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Blackhawks hope to prove critics, doubters, preseason rankings wrong in 2021

“You see rankings and stuff about our team, where people think our team is going to be projected, and we don’t believe that,” Malcolm Subban said.

Externally, nobody expects much from this Blackhawks team. But the Blackhawks themselves disagree.
Externally, nobody expects much from this Blackhawks team. But the Blackhawks themselves disagree.
Kamil Krzaczynski/AP

Externally, expectations are extremely low for the Blackhawks’ 2021 season.

Internally, the Hawks believe they’re deeper, more talented and more resilient than outsiders realize.

“Proving doubters wrong,” or words to that effect, was heard frequently in training-camp interviews. Now the pressure rests on the Hawks to back up their internal optimism with regular-season performances.

“A lot of people are doubting us this year, but in the locker room, we know we have a lot of good players,” winger Alex DeBrincat said on the first day of camp, setting the tone. “If we battle every night, we’re going to have a chance to win. For us, that’s our mentality: just work hard, not really listen to anyone on the outside and believe in ourselves.”

“You see rankings and stuff about our team, where people think our team is going to be projected, and we don’t believe that stuff,” goaltender Malcolm Subban said.

Hockey players love to claim they’re oblivious to the media coverage — positive and negative — their team receives.

But inevitably, some of that coverage seeps through onto the Hawks’ cell phones and laptops. And this January, the projections the Hawks have seen in the aforementioned “rankings and stuff” haven’t been pretty.

The Athletic put the Hawks 26th out of the NHL’s 31 teams in its preseason rankings. So did ESPN. Bleacher Report’s rankings slotted the Hawks 29th. So did NBC Sports’ list.

And Sportsnet was most bearish of all, ranking the Hawks 30th — below the Senators even.

The Hawks haven’t explicitly discussed their bottom-of-the-barrel placement in those power rankings, center Dylan Strome said, but the overall aura of skepticism outside the walls of Fifth Third Arena and the United Center has nonetheless been felt by all.

“I don’t think we really need to talk about it,” Strome said. “It’s something that everyone reads and everyone’s been saying, so you can look at mock seasons and the rankings. It’s something we have to embrace. A lot of people are doubting us, and it’s going to be a fun process to see where we’re at. Maybe some teams will take us lighter than we deserve, and hopefully we can show them we’re still a good hockey team.”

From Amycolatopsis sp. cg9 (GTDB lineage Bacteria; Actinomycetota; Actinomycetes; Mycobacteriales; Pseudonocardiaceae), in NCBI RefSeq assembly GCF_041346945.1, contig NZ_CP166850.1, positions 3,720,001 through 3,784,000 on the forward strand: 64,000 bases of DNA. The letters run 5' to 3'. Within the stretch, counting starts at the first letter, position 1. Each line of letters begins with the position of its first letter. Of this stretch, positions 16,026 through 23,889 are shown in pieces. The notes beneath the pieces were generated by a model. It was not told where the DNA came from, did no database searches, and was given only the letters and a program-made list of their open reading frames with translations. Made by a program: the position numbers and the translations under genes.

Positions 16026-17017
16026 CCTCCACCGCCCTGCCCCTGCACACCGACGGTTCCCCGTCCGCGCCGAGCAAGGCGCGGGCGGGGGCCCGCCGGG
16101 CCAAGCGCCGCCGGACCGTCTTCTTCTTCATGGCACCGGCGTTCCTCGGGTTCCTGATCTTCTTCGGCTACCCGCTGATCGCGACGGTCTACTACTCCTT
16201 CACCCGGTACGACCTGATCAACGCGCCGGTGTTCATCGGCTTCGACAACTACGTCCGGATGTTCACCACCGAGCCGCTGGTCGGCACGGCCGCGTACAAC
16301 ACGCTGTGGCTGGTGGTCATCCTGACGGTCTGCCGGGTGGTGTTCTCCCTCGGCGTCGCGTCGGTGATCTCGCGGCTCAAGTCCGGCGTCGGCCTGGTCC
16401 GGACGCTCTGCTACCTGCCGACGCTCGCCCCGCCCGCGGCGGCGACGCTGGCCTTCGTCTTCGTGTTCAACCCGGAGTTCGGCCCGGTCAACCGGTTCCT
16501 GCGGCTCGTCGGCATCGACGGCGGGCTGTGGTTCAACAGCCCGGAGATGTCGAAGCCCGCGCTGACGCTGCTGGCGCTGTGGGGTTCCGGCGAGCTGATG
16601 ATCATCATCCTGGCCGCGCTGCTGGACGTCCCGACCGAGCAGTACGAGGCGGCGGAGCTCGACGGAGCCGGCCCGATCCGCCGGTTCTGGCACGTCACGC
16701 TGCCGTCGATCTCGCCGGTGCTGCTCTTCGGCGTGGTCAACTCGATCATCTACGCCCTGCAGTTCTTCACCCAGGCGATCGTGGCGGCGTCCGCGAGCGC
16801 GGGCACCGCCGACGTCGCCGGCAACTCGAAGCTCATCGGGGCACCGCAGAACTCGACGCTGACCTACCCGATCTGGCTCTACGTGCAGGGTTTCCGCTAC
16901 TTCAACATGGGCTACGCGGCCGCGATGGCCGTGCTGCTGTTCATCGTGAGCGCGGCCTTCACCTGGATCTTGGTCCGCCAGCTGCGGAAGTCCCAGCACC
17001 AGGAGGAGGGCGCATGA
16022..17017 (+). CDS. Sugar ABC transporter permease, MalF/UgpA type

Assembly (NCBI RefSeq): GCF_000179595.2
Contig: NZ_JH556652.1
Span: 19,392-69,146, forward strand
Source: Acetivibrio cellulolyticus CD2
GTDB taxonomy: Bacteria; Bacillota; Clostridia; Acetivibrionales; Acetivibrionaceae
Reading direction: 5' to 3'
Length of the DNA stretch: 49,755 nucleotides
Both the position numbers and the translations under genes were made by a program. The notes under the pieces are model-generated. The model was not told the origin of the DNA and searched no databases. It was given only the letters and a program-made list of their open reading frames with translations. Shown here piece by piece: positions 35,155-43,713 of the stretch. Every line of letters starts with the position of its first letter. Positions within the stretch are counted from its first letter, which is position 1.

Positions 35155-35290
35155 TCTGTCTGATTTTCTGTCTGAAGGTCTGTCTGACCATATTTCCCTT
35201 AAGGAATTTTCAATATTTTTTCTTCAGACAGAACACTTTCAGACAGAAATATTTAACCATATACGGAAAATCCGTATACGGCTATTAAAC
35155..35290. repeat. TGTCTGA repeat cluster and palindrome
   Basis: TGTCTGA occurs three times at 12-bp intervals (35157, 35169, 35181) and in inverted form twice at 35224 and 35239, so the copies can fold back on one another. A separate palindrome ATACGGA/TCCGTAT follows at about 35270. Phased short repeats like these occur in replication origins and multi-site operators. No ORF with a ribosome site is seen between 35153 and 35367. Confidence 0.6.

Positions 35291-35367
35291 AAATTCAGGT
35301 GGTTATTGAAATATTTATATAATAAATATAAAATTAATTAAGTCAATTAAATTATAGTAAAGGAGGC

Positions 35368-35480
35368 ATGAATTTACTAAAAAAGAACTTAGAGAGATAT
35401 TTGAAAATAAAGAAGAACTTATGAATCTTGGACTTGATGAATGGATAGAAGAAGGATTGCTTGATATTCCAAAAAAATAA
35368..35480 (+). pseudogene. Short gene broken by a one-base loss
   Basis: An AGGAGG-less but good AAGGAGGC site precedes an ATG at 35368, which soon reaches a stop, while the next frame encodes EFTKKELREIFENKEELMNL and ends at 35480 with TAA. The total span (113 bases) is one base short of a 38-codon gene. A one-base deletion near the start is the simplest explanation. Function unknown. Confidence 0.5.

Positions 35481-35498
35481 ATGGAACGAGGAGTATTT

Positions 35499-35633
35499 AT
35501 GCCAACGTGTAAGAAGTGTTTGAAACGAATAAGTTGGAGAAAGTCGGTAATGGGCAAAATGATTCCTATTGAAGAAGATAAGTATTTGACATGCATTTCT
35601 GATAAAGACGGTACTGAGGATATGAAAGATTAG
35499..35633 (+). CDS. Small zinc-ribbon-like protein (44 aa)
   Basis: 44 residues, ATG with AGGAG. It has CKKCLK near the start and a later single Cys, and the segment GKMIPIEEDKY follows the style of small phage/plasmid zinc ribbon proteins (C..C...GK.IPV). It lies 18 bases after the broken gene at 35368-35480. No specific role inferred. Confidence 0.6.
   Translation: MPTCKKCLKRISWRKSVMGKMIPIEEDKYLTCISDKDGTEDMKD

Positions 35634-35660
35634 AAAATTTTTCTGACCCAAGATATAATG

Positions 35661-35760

The Hawks were introduced to a team on the opposite end of the rankings Wednesday, when the Lightning raised their 2020 Stanley Cup championship banner before dropping the puck in the season opener.

The Lightning open the season with 8-to-1 odds to repeat as Cup champs, with only the Avalanche better at 13-to-2. The Hawks? 66-to-1.

“These guys are only human,” coach Jeremy Colliton said. “You’re aware of how we’re perceived, whether that’s through media or fans or across the league. We’ve got something to prove, and it’s a challenge for us as a coaching staff.”

Colliton hopes the Hawks’ new players will more closely fit — and returning players will be more comfortable with — his preferred offensive and defensive systems, helping the team overcome their injuries and outperform even last season’s 32-30-8 mark, which ranked 12th out of 15 teams in the West before the shutdown.

The Hawks also will need to drastically improve their work ethic and away-from-the-puck accountability, two areas that Colliton and general manager Stan Bowman admitted were lacking at times last season.

And those two keys to success, to their credit, are indeed entirely within their control.

“You look around at some of the teams in the league, and maybe they have a little more skill on paper,” defenseman Duncan Keith said. “But if we can outwork teams and be good defensively and play as a team, that’s going to give ourselves a chance to win.”